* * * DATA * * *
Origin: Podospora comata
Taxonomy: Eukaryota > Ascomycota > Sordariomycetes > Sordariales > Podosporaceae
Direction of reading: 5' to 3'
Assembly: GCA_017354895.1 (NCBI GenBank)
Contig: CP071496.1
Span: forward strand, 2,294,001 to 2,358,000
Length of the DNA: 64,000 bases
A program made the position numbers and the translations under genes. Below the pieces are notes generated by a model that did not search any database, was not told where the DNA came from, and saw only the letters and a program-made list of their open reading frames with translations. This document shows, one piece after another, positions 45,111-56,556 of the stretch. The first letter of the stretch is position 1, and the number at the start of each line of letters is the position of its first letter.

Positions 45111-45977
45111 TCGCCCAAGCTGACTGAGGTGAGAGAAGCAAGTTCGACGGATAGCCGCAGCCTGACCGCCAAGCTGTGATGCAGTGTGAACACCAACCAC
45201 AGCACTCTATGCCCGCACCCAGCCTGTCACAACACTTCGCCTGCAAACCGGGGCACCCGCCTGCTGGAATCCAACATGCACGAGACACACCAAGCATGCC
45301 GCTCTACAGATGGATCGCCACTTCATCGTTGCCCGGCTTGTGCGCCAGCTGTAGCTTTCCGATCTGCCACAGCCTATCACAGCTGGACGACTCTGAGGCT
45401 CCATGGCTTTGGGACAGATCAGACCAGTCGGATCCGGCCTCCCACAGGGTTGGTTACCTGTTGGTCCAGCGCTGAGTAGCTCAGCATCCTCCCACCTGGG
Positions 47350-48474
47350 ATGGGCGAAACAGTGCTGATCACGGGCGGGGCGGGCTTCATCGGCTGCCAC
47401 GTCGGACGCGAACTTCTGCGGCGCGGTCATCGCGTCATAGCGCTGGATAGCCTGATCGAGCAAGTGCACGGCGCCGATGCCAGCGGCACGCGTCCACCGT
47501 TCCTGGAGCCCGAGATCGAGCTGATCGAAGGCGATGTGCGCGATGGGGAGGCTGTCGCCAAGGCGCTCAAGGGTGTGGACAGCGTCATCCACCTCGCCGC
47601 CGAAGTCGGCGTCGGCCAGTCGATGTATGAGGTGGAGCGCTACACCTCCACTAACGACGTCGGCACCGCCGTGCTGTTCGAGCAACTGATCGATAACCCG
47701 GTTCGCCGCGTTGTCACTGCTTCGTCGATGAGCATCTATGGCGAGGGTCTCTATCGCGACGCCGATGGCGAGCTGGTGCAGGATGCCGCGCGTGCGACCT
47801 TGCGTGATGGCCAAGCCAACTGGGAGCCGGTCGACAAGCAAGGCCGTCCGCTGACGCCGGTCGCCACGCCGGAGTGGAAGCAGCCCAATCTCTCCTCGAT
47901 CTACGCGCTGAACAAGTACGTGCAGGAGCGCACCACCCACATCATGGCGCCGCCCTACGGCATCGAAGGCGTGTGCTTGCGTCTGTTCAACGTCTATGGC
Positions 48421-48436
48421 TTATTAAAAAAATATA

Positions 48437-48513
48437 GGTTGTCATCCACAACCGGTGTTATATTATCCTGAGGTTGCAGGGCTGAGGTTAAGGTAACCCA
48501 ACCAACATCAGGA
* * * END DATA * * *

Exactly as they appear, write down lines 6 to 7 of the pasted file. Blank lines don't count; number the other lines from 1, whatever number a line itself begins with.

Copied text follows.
Span: forward strand, 2,294,001 to 2,358,000
Length of the DNA: 64,000 bases